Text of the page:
Director Nicolai Fugslig has displayed a tedious taste for violence and carnage in over-extended battle scenes in his telling of this true story of a mission by American Special Forces in Afghanistan immediately following the events of 9/11.
If, like me, you grew up with Bugs and not Beatrix Potter’s much-loved Peter, you might be surprised to discover that the two rabbits’ personalities are not a million miles apart.
Gloria Grahame is not exactly a household name, but in 1952 she won an Oscar as best supporting actress for her performance in The Bad and the Beautiful. By 1981, when this film begins, she was just another faded American star, working on the stage and reduced to doing her own makeup (it’s a beautiful opening scene, with Gloria sitting in front of the mirror in her dressing room, accompanied by the piano from Elton John’s Song For Guy).
In From Russia With Love (the novel), Tatiana Romanova was a ballerina in Leningrad before joining the Russian Secret Service, whereupon she was trained as a siren to seduce and execute James Bond.
I haven’t had such a good laugh at the movies for ages. As Max and Annie, Jason Bateman and Rachel McAdams are perfectly cast as the youngish middle class couple in the burbs whose main goal is to have a baby (though 48 and 38, they can still get away with it).
The Best Exotic Marigold Hotel (2011) has opened the floodgates for seniors’ romances. Not everyone wants to sit through two hours of smash-ups, chases and hallucinogenic CGI (without the hallucinogens), so it’s pleasing that producers have cottoned on to a previously neglected demographic
Clint Eastwood, now 87, has made some of the finest movies of this century. His latest is not one of them, but it does not warrant the brickbats that have been hurled at it. Indeed, if Eastwood’s crime is to... Read More →
The poster says a lot. It is of Saoirse Ronin (as the eponymous Lady Bird) in profile. For all the world it might be a Madonna by Piero della Francesca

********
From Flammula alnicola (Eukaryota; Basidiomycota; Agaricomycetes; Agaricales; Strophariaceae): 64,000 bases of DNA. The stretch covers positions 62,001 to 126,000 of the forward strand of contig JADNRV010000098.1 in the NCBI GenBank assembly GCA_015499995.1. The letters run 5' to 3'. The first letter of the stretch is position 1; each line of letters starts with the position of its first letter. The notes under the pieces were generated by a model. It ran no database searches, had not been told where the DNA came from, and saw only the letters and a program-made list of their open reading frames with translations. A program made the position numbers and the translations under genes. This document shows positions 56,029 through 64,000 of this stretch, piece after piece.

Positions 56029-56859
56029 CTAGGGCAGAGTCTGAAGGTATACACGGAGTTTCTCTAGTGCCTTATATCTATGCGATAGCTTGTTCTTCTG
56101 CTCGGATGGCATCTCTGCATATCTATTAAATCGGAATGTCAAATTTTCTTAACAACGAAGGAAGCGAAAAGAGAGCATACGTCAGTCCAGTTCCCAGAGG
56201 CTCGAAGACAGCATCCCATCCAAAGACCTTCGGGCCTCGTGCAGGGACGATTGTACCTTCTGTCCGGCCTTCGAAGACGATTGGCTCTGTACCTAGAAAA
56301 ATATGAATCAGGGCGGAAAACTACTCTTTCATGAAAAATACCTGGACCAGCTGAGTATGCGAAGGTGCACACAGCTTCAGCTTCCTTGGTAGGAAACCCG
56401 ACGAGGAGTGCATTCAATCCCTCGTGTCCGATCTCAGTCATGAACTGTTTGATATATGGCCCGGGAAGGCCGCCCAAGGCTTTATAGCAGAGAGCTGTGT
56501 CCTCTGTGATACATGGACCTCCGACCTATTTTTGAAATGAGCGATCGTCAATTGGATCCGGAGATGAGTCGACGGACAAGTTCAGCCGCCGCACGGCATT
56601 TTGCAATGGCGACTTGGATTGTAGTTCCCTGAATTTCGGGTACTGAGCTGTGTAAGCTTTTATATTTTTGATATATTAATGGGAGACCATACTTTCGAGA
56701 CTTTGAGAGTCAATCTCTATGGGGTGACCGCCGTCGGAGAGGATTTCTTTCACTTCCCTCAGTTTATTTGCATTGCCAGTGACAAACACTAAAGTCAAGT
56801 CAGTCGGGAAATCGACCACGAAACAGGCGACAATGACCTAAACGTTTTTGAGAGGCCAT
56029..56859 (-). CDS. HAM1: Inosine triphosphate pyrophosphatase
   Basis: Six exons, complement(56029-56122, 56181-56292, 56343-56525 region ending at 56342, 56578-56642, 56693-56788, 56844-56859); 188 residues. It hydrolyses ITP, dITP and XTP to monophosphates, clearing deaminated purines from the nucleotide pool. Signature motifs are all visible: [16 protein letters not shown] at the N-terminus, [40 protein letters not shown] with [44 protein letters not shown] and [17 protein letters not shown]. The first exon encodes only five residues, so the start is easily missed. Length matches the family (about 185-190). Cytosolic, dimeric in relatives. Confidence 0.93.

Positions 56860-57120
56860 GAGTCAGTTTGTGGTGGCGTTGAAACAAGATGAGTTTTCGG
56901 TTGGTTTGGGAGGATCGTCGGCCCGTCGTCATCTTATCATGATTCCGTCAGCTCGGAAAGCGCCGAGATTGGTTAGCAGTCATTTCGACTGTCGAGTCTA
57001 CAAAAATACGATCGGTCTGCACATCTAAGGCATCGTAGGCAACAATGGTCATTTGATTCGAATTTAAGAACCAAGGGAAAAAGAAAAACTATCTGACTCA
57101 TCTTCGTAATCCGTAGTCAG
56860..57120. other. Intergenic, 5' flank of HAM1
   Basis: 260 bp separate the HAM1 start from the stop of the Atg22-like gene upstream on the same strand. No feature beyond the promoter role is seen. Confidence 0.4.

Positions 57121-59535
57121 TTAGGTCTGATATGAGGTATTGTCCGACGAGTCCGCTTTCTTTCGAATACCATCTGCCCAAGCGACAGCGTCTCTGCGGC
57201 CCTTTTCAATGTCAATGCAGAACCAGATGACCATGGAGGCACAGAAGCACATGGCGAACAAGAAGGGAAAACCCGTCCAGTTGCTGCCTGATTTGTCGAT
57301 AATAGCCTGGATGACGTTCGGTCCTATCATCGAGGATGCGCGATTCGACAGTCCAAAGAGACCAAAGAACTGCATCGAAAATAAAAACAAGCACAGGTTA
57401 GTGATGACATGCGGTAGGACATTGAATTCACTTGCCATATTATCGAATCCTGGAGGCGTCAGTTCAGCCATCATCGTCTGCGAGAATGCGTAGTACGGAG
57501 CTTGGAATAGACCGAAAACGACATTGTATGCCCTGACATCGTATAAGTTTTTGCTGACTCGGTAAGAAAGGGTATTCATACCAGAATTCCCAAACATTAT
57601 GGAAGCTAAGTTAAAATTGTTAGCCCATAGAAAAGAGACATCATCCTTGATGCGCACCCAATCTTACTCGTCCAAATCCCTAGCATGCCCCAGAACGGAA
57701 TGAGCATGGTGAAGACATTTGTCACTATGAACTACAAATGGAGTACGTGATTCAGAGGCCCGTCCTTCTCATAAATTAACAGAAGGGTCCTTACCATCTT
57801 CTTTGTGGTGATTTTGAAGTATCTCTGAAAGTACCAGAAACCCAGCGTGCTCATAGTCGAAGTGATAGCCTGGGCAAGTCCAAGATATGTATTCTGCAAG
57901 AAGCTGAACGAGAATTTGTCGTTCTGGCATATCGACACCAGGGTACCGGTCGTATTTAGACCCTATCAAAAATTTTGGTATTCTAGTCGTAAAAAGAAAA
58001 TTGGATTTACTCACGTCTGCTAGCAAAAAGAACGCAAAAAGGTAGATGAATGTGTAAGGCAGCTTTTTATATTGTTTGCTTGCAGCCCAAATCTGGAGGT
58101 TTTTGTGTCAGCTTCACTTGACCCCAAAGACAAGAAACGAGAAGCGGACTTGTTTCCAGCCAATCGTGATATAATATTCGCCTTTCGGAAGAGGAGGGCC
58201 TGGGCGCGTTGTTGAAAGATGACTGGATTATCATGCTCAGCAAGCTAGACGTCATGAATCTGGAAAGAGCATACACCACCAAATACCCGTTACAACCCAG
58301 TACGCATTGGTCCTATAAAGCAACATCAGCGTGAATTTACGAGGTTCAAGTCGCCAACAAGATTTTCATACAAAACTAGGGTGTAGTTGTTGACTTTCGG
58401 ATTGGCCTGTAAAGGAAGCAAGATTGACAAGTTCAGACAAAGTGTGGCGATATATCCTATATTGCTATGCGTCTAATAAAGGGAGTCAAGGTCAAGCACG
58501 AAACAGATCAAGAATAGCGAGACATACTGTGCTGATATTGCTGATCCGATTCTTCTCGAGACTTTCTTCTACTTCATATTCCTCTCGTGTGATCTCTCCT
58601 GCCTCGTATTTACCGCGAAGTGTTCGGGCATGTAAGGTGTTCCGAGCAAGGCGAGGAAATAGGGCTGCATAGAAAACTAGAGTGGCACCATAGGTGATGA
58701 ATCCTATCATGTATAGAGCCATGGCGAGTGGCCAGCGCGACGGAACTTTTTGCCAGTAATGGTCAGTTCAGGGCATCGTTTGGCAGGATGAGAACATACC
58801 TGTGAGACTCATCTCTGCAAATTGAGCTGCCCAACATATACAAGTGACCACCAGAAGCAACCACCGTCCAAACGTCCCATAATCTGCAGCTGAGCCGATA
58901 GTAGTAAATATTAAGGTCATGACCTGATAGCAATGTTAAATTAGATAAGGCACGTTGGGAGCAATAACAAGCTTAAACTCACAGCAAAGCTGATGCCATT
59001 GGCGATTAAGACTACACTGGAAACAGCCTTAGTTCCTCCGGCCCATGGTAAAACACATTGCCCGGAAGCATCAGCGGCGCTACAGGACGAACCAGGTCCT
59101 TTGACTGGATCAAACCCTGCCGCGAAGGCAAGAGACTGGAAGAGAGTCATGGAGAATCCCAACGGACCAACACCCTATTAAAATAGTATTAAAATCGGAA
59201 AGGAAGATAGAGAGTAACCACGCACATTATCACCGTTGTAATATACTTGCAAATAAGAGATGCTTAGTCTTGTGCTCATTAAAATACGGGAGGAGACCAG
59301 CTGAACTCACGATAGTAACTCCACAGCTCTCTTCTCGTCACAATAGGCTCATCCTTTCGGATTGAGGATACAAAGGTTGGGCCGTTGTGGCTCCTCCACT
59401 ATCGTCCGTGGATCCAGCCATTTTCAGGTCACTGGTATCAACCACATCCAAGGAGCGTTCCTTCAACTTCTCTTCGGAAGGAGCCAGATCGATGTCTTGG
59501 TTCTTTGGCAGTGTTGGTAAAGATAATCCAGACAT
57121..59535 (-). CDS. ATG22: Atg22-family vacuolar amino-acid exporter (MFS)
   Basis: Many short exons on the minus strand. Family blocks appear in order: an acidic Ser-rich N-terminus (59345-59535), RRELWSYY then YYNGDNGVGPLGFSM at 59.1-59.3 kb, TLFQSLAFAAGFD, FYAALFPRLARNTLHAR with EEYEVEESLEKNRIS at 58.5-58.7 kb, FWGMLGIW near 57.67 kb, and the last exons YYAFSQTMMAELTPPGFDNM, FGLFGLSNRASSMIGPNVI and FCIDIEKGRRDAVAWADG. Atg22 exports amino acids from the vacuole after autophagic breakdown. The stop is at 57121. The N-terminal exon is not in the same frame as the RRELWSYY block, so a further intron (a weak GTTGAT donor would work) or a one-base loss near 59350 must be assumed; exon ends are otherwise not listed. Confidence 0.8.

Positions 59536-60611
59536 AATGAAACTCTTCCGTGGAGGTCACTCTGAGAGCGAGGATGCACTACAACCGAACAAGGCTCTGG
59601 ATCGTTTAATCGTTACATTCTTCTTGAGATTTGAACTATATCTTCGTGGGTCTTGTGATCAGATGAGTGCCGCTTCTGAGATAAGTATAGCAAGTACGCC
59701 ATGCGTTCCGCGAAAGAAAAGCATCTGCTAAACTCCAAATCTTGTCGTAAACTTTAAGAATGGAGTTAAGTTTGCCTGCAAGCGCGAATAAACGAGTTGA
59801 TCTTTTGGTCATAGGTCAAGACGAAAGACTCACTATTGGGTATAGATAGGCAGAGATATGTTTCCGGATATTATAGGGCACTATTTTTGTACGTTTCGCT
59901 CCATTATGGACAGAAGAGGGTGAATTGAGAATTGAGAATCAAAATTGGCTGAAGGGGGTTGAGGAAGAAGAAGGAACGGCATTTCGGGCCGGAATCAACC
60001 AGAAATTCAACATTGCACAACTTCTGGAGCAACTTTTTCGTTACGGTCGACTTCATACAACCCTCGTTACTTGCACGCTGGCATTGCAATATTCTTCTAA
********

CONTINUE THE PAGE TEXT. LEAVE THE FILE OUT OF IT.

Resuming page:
Having received poison-pen letters for bagging Samson and Delilah (2009), I approached Warwick Thornton’s new film with trepidation – nobody wants to be branded a redneck by those who really care. This time out Thornton has nailed it with a... Read More →
When the world outside your window gets a bit too real for comfort, and you know that neither Hugh Jackman as PT Barnum nor the slugfest of pyjama cricket on TV will lift your spirits, a dose of big-screen animation... Read More →
It’s no wonder that Americans shoot each other with gay abandon, if they are flocking to their cinemas to be ‘entertained’ by movies such as this. It is exceedingly nasty and violent, and if macho bullshit were to be measured on the Richter scale it would likely fly off the register.
When I saw the trailer, I tried to remember the victim in the infamous knee-capping incident at the 1994 US trials for the Winter Olympics. Everybody knows Tonya Harding, the ‘villain’ in the piece, but the other girl’s name is lost to all but trivia buffs. ‘The Devil gets the best tunes’, as they say, so it’s Tonya who captured and maintains the imagination of a scandal-hungry public.